October 29, 2018

Ed Tech & Equity, Plus Korman And Pilnik, Pimentel, Pensions In CA, Tomorrow’s CA Fallout Today, Hess/Addison, GAO, More…

Hailly Korman and Lisa Pilnik on why education for adjudicated students doesn’t measure up, in more ways than one.

Keep an eye on this California pension case – a lot going on here. Don’t miss Jerry Brown taking the case from the AG…says a lot about the politics here.

Lauren Camera gets international.

Sue Pimental on the vital blocking and tackling to improve reading instruction. 

GAO on equity and college-going.

A lot of money being spent on the Marshall Tuck race in California. (Full disclosure I think he’d make a great state chief there.) In politics winning forgives a lot, but if Tuck doesn’t win it’s worth asking (a) what the effect will be on how funders think about education politics and (b) how other politicians (and African-American politicians in particular) will perceive education reform funders, especially given the political landscape this cycle?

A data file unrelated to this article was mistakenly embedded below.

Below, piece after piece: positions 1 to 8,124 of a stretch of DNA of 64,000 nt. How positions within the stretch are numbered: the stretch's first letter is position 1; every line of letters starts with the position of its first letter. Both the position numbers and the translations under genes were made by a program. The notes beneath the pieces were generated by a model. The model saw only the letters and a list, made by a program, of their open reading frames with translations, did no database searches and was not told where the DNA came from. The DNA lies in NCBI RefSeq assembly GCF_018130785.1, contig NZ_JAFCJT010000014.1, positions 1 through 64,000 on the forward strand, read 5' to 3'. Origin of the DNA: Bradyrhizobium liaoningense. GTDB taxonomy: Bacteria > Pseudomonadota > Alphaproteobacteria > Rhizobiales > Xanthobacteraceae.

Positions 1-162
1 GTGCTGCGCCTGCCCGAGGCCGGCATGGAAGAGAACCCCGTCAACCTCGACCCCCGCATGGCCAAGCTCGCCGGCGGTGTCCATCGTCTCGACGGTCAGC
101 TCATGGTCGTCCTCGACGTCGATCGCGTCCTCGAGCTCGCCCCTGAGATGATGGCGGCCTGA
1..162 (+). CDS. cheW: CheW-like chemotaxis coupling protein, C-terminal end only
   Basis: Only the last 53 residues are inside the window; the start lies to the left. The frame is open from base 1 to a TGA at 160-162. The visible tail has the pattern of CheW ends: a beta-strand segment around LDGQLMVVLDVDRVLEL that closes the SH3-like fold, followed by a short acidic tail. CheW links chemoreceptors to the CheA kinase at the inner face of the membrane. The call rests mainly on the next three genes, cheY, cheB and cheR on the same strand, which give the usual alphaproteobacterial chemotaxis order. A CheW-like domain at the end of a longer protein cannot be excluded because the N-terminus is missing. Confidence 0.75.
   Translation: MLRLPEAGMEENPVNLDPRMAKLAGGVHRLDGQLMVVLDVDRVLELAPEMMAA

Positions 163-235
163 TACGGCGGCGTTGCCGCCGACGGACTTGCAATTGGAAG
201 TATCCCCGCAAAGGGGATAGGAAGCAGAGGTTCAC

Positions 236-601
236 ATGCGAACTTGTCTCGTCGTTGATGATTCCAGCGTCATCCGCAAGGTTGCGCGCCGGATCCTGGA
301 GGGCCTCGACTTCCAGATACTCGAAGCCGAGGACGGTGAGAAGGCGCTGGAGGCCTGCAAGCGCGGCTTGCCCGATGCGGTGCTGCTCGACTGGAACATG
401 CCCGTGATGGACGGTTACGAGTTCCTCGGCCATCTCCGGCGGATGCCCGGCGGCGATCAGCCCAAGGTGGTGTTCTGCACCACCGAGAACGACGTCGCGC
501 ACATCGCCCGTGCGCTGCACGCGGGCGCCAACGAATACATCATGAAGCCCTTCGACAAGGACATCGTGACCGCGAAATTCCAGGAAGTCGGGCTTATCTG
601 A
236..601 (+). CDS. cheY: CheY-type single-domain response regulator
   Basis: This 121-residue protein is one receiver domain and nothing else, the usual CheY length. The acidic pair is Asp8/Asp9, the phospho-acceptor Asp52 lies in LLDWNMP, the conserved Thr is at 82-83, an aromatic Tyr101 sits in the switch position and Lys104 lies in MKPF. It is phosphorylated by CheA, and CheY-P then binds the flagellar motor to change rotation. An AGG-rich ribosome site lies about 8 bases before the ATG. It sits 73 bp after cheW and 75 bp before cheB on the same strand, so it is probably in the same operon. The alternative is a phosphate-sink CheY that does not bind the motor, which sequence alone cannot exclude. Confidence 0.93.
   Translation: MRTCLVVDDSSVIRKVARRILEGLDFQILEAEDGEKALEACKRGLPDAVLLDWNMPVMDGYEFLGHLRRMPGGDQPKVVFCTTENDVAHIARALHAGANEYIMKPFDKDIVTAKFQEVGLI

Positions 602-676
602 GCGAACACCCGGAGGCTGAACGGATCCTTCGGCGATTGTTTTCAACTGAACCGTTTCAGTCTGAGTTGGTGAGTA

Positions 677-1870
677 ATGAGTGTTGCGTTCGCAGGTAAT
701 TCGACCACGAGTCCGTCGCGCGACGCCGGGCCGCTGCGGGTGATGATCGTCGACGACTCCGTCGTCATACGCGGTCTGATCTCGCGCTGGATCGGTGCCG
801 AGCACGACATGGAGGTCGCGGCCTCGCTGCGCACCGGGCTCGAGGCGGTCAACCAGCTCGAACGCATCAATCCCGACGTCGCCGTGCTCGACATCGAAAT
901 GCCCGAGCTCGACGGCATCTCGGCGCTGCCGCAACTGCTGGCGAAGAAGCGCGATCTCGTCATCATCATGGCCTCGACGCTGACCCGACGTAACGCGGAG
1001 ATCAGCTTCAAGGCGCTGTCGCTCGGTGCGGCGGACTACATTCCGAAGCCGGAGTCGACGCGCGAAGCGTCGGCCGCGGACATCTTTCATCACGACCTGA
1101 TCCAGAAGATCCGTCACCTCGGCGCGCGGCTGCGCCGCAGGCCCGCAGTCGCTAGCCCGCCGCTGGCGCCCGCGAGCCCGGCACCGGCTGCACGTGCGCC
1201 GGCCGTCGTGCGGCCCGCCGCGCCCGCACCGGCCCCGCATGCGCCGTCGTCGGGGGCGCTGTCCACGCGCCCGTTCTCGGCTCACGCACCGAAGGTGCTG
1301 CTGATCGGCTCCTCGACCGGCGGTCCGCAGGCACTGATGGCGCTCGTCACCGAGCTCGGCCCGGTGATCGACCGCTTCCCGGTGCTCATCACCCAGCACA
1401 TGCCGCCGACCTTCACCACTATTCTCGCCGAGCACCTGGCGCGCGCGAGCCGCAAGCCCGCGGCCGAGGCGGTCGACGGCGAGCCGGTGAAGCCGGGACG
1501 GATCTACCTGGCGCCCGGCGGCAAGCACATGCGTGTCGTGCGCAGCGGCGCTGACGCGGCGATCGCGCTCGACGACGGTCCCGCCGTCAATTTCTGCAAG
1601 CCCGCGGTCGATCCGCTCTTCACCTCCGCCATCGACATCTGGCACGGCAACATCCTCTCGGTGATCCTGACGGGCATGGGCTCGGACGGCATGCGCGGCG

Elsewhere in politics, Betsy DeVos’ family gives a lot of money to political candidates and causes. When she took office she pledged that she and her husband would not make political donations. I didn’t quite get that, her pledging for herself is one thing, but I’ve never gotten far telling my spouse what to do...Anyway, he/she doesn’t seem to be keeping the deal. 

Ed Tech and Equity.

A fundamental question in ed tech is whether the ability to scale quality is the one thing that might drive equity across zip codes or whether it’s going to just result in a new kind of inequity. Given how these things usually play out I’m more concerned about the latter than excited by the former. But people can disagree and I hope to be surprised. This article in The Times takes a look at that question.

Also this: 

“This is scar tissue talking. We’ve made every mistake in the book, and I think we got it wrong with some of my kids,” Mr. Anderson said. “We glimpsed into the chasm of addiction, and there were some lost years, which we feel bad about.”

I know a lot of parents who feel that way, I do, too.